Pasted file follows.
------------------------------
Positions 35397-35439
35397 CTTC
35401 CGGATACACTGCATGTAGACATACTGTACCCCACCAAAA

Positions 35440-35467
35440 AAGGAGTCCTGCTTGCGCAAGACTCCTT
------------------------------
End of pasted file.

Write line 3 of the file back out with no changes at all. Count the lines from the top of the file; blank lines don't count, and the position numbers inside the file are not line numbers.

35401 CGGATACACTGCATGTAGACATACTGTACCCCACCAAAA